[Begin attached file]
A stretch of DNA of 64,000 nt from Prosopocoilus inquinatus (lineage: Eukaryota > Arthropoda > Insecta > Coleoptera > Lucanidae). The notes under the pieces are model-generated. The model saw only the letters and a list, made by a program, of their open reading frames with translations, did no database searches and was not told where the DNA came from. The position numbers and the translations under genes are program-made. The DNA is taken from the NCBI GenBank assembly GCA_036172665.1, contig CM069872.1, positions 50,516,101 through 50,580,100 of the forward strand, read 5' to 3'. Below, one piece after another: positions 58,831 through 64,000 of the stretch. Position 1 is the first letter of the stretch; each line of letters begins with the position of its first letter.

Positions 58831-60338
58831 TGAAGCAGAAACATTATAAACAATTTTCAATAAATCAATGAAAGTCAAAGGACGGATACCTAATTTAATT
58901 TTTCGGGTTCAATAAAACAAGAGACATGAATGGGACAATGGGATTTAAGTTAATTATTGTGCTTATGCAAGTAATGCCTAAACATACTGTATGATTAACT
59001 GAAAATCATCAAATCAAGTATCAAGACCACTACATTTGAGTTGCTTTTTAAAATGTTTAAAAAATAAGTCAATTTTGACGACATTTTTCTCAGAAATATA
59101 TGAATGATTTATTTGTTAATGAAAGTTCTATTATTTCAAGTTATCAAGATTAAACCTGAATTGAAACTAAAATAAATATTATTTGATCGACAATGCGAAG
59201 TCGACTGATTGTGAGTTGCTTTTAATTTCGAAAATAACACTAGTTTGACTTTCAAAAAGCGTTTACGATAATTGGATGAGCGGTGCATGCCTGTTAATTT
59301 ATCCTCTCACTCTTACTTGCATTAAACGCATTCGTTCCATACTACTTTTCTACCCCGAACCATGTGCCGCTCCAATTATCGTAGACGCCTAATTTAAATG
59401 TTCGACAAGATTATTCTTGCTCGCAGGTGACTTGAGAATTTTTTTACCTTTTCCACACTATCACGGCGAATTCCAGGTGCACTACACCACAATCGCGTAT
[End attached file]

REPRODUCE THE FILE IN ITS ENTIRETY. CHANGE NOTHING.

A stretch of DNA of 64,000 nt from Prosopocoilus inquinatus (lineage: Eukaryota > Arthropoda > Insecta > Coleoptera > Lucanidae). The notes under the pieces are model-generated. The model saw only the letters and a list, made by a program, of their open reading frames with translations, did no database searches and was not told where the DNA came from. The position numbers and the translations under genes are program-made. The DNA is taken from the NCBI GenBank assembly GCA_036172665.1, contig CM069872.1, positions 50,516,101 through 50,580,100 of the forward strand, read 5' to 3'. Below, one piece after another: positions 58,831 through 64,000 of the stretch. Position 1 is the first letter of the stretch; each line of letters begins with the position of its first letter.

Positions 58831-60338
58831 TGAAGCAGAAACATTATAAACAATTTTCAATAAATCAATGAAAGTCAAAGGACGGATACCTAATTTAATT
58901 TTTCGGGTTCAATAAAACAAGAGACATGAATGGGACAATGGGATTTAAGTTAATTATTGTGCTTATGCAAGTAATGCCTAAACATACTGTATGATTAACT
59001 GAAAATCATCAAATCAAGTATCAAGACCACTACATTTGAGTTGCTTTTTAAAATGTTTAAAAAATAAGTCAATTTTGACGACATTTTTCTCAGAAATATA
59101 TGAATGATTTATTTGTTAATGAAAGTTCTATTATTTCAAGTTATCAAGATTAAACCTGAATTGAAACTAAAATAAATATTATTTGATCGACAATGCGAAG
59201 TCGACTGATTGTGAGTTGCTTTTAATTTCGAAAATAACACTAGTTTGACTTTCAAAAAGCGTTTACGATAATTGGATGAGCGGTGCATGCCTGTTAATTT
59301 ATCCTCTCACTCTTACTTGCATTAAACGCATTCGTTCCATACTACTTTTCTACCCCGAACCATGTGCCGCTCCAATTATCGTAGACGCCTAATTTAAATG
59401 TTCGACAAGATTATTCTTGCTCGCAGGTGACTTGAGAATTTTTTTACCTTTTCCACACTATCACGGCGAATTCCAGGTGCACTACACCACAATCGCGTAT